Tags

By Susan Carter
Acknowledgements pages show the essence of the thesis author and their experience. If you look through a dozen or so at a time, you will hear the screams, the manic laughter, catching the sombre tragedy and the sense of awe and agony that underpins the doctoral life span.

Acknowledgements are non-consequential in that a student is not evaluated on them, unlike the rest of the prose they have laboured over. Some acknowledgement pages give away the secret of their authors’ difficulty with formal prose, and it doesn’t matter—by the time anyone reads them, the author has been found acceptable.

But acknowledgements do matter because in amongst the celebration the right people need to be thanked in the right sort of way.

The acknowledgement pages I have looked at vary considerably. Most thank funders, supervisors, close colleagues and family. Possibly supportive friends. This means it is effectively a snub if someone important is not thanked.

Typically the structure moves from thanking the most formal support to the least formal thanks as detailed above–funders, supervisors, other academics, colleagues, and finally family. This makes sense according to the logic of incremental progression because the informal thanks to family are often the most heartfelt. Close family members are often the people who gave the most (although some supervisors are likely to feel this is not true).

It is important that a student acknowledges the formal carefully, though: any person or institution that has contributed funding to the project, other researchers who have been involved in the research, institutions that have aided the research in some way. They should also acknowledge proofreaders and editors—that is a requirement at the University of Auckland where I work, and a good one in terms of honesty in authorship. Such formal thanks are usually in the first paragraph or two.

Interestingly, our Guide to Theses and Dissertations states that you should “Only acknowledge people or institutions that have contributed to the content of your thesis” (14).

Yet no one follows this advice. I have seen people thank their dog for sitting at their feet for hundreds of hours, the cat for its companionable choice of the thesis draft as a place to settle down for a nap, and God for creating a magnificent universe available to be studied.

It is possible to thank people for more specific regional rather than global help throughout the thesis too. I like doing this, because it cheers me up to remember the kind, wise colleagues who have helped me along with my thinking. If footnotes are used, the work can be done there, for example, with footnotes that state “I am indebted to xxx for several discussions that helped me to focus this section”. Without footnotes, more formal provision of a ‘personal conversation’ reference will do the same work.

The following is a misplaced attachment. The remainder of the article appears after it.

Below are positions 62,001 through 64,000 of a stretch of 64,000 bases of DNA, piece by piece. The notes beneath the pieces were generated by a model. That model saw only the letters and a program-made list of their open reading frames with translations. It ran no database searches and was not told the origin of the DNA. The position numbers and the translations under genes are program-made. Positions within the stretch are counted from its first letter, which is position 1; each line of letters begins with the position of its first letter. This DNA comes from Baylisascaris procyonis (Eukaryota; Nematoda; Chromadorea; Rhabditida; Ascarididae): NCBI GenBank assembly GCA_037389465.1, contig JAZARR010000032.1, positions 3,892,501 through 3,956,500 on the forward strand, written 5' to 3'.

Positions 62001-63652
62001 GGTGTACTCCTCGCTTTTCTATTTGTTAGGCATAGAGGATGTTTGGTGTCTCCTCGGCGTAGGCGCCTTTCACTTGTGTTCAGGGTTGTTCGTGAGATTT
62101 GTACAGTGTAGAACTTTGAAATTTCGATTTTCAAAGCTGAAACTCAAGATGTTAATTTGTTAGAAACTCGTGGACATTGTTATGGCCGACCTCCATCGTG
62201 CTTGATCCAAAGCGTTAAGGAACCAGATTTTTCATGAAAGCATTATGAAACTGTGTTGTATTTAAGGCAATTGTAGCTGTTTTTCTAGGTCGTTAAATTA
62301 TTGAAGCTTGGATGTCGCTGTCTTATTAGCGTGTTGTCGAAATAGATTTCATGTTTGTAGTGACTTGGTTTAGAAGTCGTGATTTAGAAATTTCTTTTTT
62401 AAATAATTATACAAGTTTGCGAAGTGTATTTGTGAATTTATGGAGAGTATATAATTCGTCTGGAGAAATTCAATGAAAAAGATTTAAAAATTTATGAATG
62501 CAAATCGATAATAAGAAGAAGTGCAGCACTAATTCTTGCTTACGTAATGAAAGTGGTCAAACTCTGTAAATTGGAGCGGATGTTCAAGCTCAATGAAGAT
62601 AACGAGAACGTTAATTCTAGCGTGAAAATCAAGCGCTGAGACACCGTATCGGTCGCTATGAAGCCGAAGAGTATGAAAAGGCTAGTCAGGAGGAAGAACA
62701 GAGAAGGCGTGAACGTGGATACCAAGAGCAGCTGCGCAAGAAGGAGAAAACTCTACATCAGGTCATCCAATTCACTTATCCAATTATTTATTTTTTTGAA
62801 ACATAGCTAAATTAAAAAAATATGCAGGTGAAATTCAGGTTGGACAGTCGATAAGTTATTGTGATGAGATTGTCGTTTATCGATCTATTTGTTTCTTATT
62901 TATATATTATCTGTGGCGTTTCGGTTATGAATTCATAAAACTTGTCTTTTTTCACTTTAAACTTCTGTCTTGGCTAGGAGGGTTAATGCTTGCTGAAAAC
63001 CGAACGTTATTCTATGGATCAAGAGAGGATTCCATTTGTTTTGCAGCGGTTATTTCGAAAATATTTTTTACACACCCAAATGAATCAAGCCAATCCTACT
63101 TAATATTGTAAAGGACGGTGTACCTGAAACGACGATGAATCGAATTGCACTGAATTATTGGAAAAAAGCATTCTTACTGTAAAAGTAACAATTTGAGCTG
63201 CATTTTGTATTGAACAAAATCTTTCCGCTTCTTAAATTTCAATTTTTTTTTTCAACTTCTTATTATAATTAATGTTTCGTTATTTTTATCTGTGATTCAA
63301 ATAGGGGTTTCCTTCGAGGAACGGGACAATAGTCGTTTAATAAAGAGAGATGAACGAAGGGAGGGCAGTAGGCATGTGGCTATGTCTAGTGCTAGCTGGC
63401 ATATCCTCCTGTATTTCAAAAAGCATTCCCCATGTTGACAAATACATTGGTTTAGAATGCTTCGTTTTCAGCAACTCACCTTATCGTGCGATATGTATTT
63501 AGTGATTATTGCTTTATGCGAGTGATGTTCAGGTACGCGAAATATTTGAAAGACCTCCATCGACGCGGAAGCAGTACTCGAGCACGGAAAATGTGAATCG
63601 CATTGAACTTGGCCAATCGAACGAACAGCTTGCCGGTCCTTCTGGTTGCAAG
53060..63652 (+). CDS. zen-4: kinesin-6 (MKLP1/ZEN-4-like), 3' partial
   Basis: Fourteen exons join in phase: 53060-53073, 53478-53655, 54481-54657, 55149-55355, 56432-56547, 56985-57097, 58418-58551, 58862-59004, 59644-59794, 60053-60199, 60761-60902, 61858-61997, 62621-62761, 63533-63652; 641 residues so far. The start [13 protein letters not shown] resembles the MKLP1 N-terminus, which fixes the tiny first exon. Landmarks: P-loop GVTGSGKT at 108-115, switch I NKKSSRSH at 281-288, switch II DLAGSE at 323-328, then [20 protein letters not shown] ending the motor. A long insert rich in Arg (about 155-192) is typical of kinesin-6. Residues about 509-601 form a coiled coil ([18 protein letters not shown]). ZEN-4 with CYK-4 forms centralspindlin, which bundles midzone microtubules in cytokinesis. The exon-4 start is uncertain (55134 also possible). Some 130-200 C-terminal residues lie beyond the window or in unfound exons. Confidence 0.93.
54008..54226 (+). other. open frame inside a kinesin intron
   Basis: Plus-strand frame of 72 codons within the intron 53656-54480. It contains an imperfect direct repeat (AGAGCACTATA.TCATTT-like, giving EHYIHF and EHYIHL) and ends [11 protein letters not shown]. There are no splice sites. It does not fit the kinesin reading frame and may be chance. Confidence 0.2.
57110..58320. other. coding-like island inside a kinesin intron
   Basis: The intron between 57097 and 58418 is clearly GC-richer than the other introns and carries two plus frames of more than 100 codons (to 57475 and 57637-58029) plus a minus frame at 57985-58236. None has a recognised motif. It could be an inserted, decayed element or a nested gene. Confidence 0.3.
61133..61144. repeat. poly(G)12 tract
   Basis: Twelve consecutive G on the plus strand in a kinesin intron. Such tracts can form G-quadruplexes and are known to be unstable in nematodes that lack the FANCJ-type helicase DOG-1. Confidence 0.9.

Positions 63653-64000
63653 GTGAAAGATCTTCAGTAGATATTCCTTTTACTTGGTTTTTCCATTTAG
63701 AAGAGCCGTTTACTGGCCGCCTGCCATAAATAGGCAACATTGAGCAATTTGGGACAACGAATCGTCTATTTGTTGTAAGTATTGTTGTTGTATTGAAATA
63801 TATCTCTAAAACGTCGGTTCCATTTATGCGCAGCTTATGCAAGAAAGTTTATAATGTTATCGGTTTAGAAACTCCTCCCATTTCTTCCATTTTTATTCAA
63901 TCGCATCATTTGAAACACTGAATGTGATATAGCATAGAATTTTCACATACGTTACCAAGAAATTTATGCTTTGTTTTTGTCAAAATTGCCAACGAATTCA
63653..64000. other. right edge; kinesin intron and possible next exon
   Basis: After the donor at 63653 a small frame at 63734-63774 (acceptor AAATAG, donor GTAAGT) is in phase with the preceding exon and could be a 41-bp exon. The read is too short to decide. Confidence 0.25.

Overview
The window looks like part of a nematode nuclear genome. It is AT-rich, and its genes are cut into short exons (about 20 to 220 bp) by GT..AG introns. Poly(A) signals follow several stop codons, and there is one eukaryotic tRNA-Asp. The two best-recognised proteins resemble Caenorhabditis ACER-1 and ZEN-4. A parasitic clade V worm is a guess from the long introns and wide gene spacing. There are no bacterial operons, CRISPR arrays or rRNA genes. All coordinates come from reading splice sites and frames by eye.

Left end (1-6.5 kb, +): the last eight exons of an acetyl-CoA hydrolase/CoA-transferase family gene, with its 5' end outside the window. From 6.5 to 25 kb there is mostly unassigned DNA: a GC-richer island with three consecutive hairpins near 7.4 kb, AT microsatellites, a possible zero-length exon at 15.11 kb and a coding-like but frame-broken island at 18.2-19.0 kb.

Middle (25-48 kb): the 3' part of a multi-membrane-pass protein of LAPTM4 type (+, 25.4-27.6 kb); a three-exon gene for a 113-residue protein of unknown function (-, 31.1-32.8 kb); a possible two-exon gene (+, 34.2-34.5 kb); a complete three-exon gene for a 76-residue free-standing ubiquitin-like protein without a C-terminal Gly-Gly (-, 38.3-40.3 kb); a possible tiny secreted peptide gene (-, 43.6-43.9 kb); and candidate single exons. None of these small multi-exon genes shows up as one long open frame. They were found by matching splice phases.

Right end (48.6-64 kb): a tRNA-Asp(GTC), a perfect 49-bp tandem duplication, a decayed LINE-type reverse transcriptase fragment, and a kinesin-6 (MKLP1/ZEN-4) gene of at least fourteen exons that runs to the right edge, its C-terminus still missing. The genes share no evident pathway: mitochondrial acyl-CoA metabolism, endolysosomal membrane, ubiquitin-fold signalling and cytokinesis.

Students may choose to namedrop in these internal thanks too: if a big name in the field gave feedback after a conference paper or in conversation, acknowledgements strengthen the student’s academic authority and insider status.

Acknowledgements vary in length, and the effect of a very long acknowledgement—I have seen a nine-pager—is to dilute the thanks. I have also seen one that simply lists five names, which was blunt, but powerful.

So it is good to start a draft within six months of submission, and revise it for the full satisfaction of a job well done on graduation, with all dues paid. The usual structuring principles apply: those who gave most should be given the most thanks. Supervisors will know the sad truth if the cat gets more lines than they do.

Thanks are best when concrete. I really like thanks to supervisors that carry a sense of who they were in the drama, like “My supervisor, who kept a sense of humour when I had lost mine”; “my supervisor, whose maddening attention to detail drove me to finally learn to punctuate prose”; or “my supervisor, whose selfless time and care were sometimes all that kept me going.” A precisely-worded acknowledgement like a perfectly chosen gift. It fits. It matches.

Some supervisors tend not to give advice on acknowledgments, because they expecting to be thanked, so it feels preemptive. Do others feel, though, that the end result is happier all round if supervisors offer to critically read the acknowledgements too? Or would it be more appropriately a place where academic advisors could give objective advice?

Advertisements